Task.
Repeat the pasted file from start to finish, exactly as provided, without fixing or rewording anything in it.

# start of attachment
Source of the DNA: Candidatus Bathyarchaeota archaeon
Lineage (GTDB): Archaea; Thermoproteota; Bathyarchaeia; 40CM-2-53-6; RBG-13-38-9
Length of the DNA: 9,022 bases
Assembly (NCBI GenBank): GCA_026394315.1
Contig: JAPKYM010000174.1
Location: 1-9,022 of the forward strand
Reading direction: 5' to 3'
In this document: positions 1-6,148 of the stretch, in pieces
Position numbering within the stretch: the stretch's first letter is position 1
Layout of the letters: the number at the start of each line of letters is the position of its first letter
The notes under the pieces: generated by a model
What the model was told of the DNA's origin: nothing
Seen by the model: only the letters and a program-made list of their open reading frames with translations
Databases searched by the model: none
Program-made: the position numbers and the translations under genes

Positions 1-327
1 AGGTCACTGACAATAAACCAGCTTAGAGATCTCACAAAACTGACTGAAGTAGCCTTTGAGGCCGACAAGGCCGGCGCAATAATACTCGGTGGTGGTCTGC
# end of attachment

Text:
Source of the DNA: Candidatus Bathyarchaeota archaeon
Lineage (GTDB): Archaea; Thermoproteota; Bathyarchaeia; 40CM-2-53-6; RBG-13-38-9
Length of the DNA: 9,022 bases
Assembly (NCBI GenBank): GCA_026394315.1
Contig: JAPKYM010000174.1
Location: 1-9,022 of the forward strand
Reading direction: 5' to 3'
In this document: positions 1-6,148 of the stretch, in pieces
Position numbering within the stretch: the stretch's first letter is position 1
Layout of the letters: the number at the start of each line of letters is the position of its first letter
The notes under the pieces: generated by a model
What the model was told of the DNA's origin: nothing
Seen by the model: only the letters and a program-made list of their open reading frames with translations
Databases searched by the model: none
Program-made: the position numbers and the translations under genes

Positions 1-327
1 AGGTCACTGACAATAAACCAGCTTAGAGATCTCACAAAACTGACTGAAGTAGCCTTTGAGGCCGACAAGGCCGGCGCAATAATACTCGGTGGTGGTCTGC